Step into the Hull of Sir John Hotham

Published: Wednesday 5th July 2017 by Rich Sutherland

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Following the success of The Hypocrite at Hull Truck Theatre, you can now discover more about Sir John Hotham at Hull History Centre.

Hotham was a baronet, politician and Member of Parliament during the seventeenth century. As the governor of Hull, he refused King Charles I entry to the city at Beverley Gate, a bold move that sparked the English Civil War.

Hull History Centre, behind Hull New Theatre, is currently hosting an exhibition called Plots, Intrigue and Treason. Through dozens of information boards and other media, it charts the outbreak of hostilities between King and Parliament.

There’s so much to learn at this exhibition, including how propaganda was used back in the 1600s. Following the explosion of mass printing, both sides of the fray printed pamphlets and distributed them widely to the people. These not only broadcast their views and policies, but also shamelessly discredited their enemies.

As for Hotham himself, the exhibition looks into whether or not he truly was the ultimate traitor. After all, many other high-ranking Parliamentarians switched sides during the Civil War to support the Royalists. It was simply Hotham’s social standing and famous actions that have made him stand out from the others over the last few centuries.

As well as tons of information that can be accessed via the exhibition boards, you can view original documents, pamphlets and family trees in the resource area. Here you’ll also find an amazing diorama that depicts Hotham denying Charles entry, a scene far removed from today’s bustling spot at the head of Whitefriargate.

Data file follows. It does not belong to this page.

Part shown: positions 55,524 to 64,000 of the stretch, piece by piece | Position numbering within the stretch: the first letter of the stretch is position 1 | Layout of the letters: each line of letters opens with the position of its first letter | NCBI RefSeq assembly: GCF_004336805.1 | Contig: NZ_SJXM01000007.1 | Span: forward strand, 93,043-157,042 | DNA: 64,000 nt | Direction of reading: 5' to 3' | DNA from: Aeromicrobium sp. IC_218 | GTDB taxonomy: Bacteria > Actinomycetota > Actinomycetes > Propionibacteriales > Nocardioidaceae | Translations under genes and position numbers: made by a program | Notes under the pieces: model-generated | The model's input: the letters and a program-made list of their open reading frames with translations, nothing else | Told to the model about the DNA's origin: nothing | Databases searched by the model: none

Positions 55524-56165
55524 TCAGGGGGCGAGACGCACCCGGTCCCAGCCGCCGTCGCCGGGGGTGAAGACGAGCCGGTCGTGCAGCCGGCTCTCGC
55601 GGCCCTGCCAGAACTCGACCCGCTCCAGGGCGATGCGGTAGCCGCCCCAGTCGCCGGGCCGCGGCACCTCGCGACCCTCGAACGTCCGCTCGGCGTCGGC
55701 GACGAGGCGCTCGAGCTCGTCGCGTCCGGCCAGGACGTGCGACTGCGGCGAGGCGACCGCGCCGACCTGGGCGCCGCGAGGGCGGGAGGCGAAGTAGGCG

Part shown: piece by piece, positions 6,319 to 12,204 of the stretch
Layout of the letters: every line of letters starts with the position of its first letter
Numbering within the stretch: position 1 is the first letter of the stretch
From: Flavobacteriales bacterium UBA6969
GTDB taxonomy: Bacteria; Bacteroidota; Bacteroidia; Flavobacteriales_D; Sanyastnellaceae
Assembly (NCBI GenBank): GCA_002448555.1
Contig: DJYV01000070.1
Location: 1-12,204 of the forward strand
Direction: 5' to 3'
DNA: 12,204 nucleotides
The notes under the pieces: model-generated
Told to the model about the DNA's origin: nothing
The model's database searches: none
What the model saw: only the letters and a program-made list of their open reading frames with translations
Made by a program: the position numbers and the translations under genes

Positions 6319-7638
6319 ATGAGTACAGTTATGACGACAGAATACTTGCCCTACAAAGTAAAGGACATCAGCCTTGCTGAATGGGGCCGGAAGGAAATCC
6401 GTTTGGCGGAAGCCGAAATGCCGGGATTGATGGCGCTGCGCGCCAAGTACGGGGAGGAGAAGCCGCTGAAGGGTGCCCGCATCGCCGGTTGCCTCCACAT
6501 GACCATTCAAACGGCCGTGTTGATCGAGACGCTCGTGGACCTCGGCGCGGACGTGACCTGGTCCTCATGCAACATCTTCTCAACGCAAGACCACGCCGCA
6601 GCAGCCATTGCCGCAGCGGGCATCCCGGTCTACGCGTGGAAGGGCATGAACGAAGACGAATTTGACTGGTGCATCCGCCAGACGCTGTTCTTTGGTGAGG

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“We want everyone to understand more about the man and the events around him,” says Simon Wilson, University Archivist. “The Hypocrite was an excellent show, but there’s so much more to the story.”

Hull History Centre is a very accessible place and regularly hosts events of all types. For example, talks and Q&As will take place alongside showings organised by Hull Independent Cinema Project.

Meanwhile, children can build a castle out of blocks and recreate their own historical scenarios, or enjoy some educational picture books.

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Another fun addition is the papier mâché sculpture of Sir John Hotham, which people are encouraged to take a selfie with. You can then tag in Hull History Centre on Facebook and Twitter.

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Even the biggest local history buff will surely learn something at this eye-opening exhibition. For example, did you know that ships were ordered to stay in the Humber before being allowed to dock? This was to ensure that the crew wasn’t bringing plague from faraway lands.

Additionally, you may not realise that the poet Andrew Marvell was one of the most prominent preachers in the city. He lived a Puritan lifestyle and was very outspoken during the English Civil War.

You can view Plots, Intrigue and Treason at Hull History Centre until 22 September. Entry is free and we guarantee you’ll leave with a little more knowledge of how our city changed the UK’s political landscape all those years ago.

Enjoy more Hull and East Yorkshire news on HEY Today

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Published: Wednesday 5th July 2017 by Rich Sutherland

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